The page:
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Wednesday, 7 February 2018

The Votes for Women Campaign in the Scottish Borders

100 years ago this week SOME women were, for the first time in Britain, given the vote - provided they were  aged over 30 and met a property requirement.   Only 40% of women in the country met this stipulation. The Representation of the People Act 1918  also extended the vote to ALL men over the age of 21.  

It took another  ten years before the Equal Franchise Act of 1928  gave women the same voting rights as men.

 A suffragette meeting, at Towerknowe, Hawick in the Scottish Borders, 1909.
Note - the number of men there.
Photograph by permission of Scottish Borders  Museum & Gallery Service
 from the Hawick Museum Collection.

The Campaign in the Scottish Borders
We tend to associate suffragette marches with London  and the cities, but the scene above   was in the small mill  town of Hawick in the Scottish Borders (population  in 1911 - 16,877),  where women were an integral part of industrial and economic life in the manufacture of tweed and knitwear.

The main source of documentary  information on early local suffragette activities in the Borders was "The Kelso Chronicle",  which was regarded as a bastion of reform. 

The earliest reference to women's suffrage in the Borders  was found  in a report published by the newspaper  in 1871, with  a public meeting held in Hawick in the Exchange Hall in 1873.  Although suffrage bills in 1870, 1886, and 1897 had been presented to Parliament,   all were  defeated.

The Role of Emmiline Pankhurst 
Many of the Border towns were aligned to the law-abiding National Union of Suffrage Societies.  However the 20th century saw a dramatic change in the campaign  with a new militant form of protest.   By  1903 Emmeline Pankhurst, believed that years of moderate speeches  about women's suffrage had yielded no progress and with her daughters Adela, Christabel and Sylvia,  she founded the Women's Social & Political Union (WSPU)  dedicated to "deeds, not words".   The WSPU had a charismatic leader, who inspired an almost fanatical devotion to the cause.  It also adopted a public identification  with its colours - Violet, Forest Green and White (symbolising Votes for Women), which they used as ribbons, sashes and badges on  their white dresses.   
Mrs. Emmeline Pankhurst  (LOC)
Emmeline Pankhurst  - http://foter.com/Suffragettes/

Emmeline Pankhurst in Hawick 
In February 1909 "The Hawick News" had a headline which read "Suffragette Invasion" - the occasion the campaign for the Border Burghs election. Emmeline Pankhurst addressed a crowded meeting in  Hawick Town Hall on 27th February 1909.  A piper marched around the platform  and the audience sang the local song "Votes for Women".

Rise, ye men of Border burghs.
Show yourself in your true colours
As you've done in days gone by
Stand by British Liberty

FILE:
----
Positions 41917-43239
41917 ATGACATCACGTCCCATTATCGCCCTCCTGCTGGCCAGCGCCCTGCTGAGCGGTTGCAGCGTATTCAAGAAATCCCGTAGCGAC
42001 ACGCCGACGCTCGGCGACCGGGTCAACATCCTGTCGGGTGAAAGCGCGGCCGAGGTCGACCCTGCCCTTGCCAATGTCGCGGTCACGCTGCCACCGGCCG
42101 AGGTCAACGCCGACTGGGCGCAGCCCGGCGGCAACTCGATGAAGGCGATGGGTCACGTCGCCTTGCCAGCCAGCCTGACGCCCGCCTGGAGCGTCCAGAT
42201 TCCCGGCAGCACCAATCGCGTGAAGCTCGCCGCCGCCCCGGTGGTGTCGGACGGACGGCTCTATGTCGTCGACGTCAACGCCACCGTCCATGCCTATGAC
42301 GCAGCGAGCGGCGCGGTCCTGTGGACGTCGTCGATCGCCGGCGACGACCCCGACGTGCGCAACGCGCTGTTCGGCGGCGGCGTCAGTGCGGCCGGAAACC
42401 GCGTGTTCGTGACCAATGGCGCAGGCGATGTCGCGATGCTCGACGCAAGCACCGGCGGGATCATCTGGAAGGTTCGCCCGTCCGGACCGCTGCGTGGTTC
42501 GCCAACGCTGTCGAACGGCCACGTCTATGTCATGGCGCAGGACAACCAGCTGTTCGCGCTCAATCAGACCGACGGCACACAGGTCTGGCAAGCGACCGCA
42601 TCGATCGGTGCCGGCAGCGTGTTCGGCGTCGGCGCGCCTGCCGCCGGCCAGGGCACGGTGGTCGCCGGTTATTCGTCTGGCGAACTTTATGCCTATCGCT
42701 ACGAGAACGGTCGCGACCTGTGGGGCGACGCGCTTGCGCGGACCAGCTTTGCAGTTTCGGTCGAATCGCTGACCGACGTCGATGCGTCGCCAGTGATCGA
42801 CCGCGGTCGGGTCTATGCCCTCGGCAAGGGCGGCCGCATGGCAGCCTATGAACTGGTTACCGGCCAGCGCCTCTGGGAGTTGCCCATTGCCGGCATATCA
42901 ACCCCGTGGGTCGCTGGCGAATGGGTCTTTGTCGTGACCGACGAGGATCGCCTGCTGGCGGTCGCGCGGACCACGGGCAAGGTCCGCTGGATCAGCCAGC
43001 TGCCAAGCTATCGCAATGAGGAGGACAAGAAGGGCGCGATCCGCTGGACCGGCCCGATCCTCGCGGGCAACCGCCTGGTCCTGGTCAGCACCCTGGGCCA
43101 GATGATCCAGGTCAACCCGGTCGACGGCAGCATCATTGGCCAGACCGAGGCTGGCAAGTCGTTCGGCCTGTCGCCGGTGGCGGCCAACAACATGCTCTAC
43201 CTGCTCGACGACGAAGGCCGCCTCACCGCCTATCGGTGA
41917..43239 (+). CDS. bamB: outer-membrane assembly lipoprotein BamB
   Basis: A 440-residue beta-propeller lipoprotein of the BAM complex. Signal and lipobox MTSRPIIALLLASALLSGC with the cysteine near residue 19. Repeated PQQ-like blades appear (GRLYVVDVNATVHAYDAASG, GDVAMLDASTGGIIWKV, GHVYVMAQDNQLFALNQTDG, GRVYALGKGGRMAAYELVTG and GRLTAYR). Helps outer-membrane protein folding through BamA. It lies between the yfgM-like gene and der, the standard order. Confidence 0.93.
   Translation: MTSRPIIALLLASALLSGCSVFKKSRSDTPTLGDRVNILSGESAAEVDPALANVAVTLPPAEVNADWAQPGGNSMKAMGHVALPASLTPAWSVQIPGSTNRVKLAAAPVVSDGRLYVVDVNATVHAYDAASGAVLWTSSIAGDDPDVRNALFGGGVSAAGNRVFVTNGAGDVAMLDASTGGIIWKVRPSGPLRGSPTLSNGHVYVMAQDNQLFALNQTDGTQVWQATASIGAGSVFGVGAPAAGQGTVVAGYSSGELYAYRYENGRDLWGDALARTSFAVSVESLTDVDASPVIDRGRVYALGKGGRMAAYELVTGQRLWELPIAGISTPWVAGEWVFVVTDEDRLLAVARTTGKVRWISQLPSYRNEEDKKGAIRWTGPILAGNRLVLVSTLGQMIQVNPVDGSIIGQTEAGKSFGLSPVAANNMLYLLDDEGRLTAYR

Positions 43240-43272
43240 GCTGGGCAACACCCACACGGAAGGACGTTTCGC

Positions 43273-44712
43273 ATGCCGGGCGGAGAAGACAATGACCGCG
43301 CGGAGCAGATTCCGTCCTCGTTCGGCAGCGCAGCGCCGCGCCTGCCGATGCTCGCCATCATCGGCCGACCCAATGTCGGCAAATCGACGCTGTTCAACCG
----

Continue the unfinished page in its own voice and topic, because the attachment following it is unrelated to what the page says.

"Votes for Women" loudly defying
Stubborn foes you'll put to rout
Vote  and keep the Liberals out

"The Hawick Express" of February 26th 1909 reported that:
"The Suffragists are extremely busy in connection with the elections and have taken  a shop on the High Street as their headquarters,,,,,the window is smartly decorated with suffragette literature and pictures  and they are reported to be doing a roaring trade in the sale of "Votes for Women" badges".
Mrs Pankhurst returned to Hawick in August 1909 when she called on women to join a large demonstration in Edinburgh. 

Militant Protests in the  Scottish Borders 
In the Borders, more militant protests hit the headlines in April 1913 when the "The Kelso Chronicle" of April 1913 proclaimed   "Militant Suffragism coming Near Home". 
"There was considerable commotion in Kelso on Saturday morning when it became known that a couple of women, presumably suffragettes, had been caught red handed in an attempt to destroy by fire the new stand which had been erected in the paddock at the Racecourse.......The fire was subdued before any damage could be done and the suffragettes arrested......In the walk down to Kelso Police Station, the Ladies beguiled the time by giving lusty voice  to the suffragette song " March On. 
The women  were conveyed to Jedburgh and apprehended before the  Sheriff.   A big crowd collected in the vicinity of  the court room to catch a glimpse of the daring but mischeiveouly disposed females." 
The protesters  were committed to prison and taken by train to Edinburgh,  They  were found guilty as charged and sentenced to nine months imprisonment in Carleton Jail, Edinburgh.  However they were liberated within a week having gone on hunger strike.  The terms of their temporary release  stated that they must return after a stipulated number of days - an instance of the infamous "cat and mouse"  policy.

Emmeline Pankhurst died in 1928,  the year when women  were granted equal voting rights with men.  It was  the  part women played on the home front during  First World War that was widely regarded as the  major factor in the  change of attitude to their right to vote.

But Emmeline's  role  is recognized as a crucial element in achieving women's suffrage in Britain - and the Scottish Borders played its  part. 

With grateful thanks to local historian Gordon Macdonald
for his research  on this topic in his work
" Universal Suffrage - A Borders Perspective"


Adapted from a post first published on my blog in March 2013


  1. I am so glad to read this about smaller groups in the movement, which took many hours and lives dedicated to suffrage.

  2. Thank you for your kind comment, Barbara. Yes, I too knew next to nothing about suffragette activity in the. Borders, but local newspapers online proved a most valuable source of information.


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